India will soon have its climate vulnerable spots pinned down

By Naz Asghar

Oct 3, 2019

New Delhi: With rising global temperature throwing up ever new challenges for populations across the world, the Government is soon going to develop a map that would have information specific to a state or district vulnerable to various kinds of risk owning to climate change.

Such climate vulnerability atlas has already been prepared for 12 states in the Indian Himalayan Region, using a common framework.

”But now we are going to have by 2020, a national level climate vulnerability profile for India,” Dr Akhilesh Gupta, head of the climate change programme at DST announced at a national media consultation on climate change here.

He said this kind of information specific to a certain region, state or district was needed to prepare communities and people to meet the challenge arising out of climate change which is has already happened, as the science tells us, and was going to happen at faster rate if the present rate of emission of green house gases continued.

The impact of climate change was not uniform for all communities and regions, he underlined.

The atlas is being developed under a joint project of the Department of Science and Technology and Swiss Agency for Development and Cooperation (SDC). This will be done using a common methodology which was critical for assessing vulnerability for comparison and for planning adaptation strategies.

According to the vulnerability map for Himalayan states, released in March this year, Assam and Mizoram were the most vulnerable among the hill states, though all the 12 states faced different kind and level of risk.These two states are followed by Jammu and Kashmir, Manipur, Meghalaya, West Bengal, Nagaland, Himachal Pradesh and Tripura, Arunachal Pradesh and Uttarakhand, with Sikkim being the least vulnerable.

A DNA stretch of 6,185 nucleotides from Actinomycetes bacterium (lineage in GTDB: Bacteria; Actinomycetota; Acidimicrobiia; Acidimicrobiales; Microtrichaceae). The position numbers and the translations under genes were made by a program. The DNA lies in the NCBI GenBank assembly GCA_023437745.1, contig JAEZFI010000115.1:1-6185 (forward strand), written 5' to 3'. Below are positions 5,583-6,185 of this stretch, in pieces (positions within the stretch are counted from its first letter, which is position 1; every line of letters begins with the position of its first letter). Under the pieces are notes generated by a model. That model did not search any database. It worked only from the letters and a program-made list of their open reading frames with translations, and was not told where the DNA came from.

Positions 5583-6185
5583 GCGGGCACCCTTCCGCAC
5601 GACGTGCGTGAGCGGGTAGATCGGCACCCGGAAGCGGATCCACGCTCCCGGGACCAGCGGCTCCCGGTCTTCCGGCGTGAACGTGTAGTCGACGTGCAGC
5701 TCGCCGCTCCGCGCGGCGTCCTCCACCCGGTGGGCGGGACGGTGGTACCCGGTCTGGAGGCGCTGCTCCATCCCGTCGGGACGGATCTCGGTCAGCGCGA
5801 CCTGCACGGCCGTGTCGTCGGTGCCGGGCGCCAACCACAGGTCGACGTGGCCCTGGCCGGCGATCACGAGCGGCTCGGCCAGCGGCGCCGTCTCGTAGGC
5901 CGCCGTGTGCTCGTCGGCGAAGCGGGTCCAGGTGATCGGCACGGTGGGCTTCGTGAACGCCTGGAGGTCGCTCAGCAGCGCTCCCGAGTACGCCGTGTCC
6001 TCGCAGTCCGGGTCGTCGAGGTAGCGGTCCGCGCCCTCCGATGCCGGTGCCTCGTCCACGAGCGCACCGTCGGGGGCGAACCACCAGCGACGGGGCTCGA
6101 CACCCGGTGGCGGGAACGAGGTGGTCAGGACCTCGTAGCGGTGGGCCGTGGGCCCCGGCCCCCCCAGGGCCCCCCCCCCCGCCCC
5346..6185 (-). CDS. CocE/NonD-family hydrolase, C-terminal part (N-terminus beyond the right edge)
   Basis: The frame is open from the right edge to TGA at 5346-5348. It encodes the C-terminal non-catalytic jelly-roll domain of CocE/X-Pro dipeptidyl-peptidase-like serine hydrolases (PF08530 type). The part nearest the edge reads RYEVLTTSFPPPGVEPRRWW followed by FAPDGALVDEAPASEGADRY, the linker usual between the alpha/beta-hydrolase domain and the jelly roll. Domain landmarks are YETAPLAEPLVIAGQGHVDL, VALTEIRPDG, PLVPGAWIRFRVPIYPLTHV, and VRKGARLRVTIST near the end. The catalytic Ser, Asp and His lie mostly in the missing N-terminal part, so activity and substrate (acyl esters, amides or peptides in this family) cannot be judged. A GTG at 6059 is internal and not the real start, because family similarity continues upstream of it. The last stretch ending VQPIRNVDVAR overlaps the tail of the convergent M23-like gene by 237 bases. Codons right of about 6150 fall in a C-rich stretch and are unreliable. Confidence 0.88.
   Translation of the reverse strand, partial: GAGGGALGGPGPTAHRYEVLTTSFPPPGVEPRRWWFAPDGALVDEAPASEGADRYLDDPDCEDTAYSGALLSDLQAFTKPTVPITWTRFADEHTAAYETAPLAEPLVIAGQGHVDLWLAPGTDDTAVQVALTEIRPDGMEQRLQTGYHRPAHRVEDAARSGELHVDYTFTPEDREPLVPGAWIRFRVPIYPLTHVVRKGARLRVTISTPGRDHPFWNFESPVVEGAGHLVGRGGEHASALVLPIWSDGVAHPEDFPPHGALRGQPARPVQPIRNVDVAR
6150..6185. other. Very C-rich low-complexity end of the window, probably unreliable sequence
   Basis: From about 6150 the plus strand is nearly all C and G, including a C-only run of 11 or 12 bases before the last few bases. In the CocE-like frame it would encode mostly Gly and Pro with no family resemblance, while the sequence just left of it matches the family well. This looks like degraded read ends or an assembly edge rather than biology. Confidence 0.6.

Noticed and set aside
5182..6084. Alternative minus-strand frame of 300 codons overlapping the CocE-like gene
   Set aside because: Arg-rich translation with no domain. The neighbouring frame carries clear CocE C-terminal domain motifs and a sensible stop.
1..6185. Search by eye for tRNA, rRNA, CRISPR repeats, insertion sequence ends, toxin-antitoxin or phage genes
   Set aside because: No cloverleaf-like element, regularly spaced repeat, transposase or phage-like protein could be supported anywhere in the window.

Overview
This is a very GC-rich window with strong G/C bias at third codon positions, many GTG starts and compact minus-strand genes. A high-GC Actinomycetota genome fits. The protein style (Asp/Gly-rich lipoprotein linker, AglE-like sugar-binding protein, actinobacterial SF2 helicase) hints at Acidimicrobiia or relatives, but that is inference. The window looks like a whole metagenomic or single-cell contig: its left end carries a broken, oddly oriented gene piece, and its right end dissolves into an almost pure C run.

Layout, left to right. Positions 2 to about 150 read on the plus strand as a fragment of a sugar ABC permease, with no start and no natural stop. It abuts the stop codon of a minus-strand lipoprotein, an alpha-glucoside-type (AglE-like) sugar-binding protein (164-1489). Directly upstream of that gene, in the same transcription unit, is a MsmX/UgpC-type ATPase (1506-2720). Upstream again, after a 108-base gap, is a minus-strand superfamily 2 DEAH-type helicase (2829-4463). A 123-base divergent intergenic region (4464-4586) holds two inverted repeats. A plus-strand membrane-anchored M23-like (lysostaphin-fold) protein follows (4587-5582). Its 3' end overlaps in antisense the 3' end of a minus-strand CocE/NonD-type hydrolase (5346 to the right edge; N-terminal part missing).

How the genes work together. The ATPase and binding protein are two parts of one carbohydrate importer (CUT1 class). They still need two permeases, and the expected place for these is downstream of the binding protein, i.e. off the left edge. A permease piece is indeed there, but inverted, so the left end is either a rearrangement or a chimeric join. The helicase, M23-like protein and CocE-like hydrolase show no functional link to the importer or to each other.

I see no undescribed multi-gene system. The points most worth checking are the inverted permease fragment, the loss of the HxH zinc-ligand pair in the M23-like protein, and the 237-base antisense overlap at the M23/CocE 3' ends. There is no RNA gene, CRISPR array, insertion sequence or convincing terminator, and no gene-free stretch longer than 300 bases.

The assessment was carried out by DST under the National Mission for Sustaining the Himalayan Ecosystem (NMSHE) which is one of the eight missions under the National Action Plan for Climate Change. The DST is coordinating the implementation of the NMSHE with support from the Swiss Development Agency under the Indian Himalayas Climate Adaptataion initiative.

From right to left: Chairman, CMS N Bhaskara Rao, Dr Akhilesh Gupta of DST, Marie-Laure Crettaz of the Swiss Development Agency and CMS director Annu Anand at a national  media consultation on climate change in New Delhi.


Since vulnerability within a state may differ from one region or district to another, the national profile will have area specific information like the one for the 12 Himalayan states. A common set of indicators will be used for vulnerability profile and ranking of 650 districts all over the country.

Vulnerability may arise in any system, and could be of any type bio-physical or socio-economic (including institutional). Bio-physical vulnerability considers the extent to which a natural system is susceptible to damage from climate change. The socio-economic dimension indicates a region’s capacity to recover from extreme events and adpat to change over the longer term.

As many as 25 states have set up climate change cells  and centres of excellence are also being established in states for capacity building.

Some states had already started using the vulnerability assessment report, particularly while revising state climate action plans and developing adaptation projects, Dr Mustafa Ali Khan (Indian Himalayas Climate Adaptation Programme) said while moderating a session in the seminar.

The consultation was organised by DST, IHCAP and Centre for Media Studies (CMS). This was followed by field visits to vulnerable areas in Kullu district of Himachal Pradesh.

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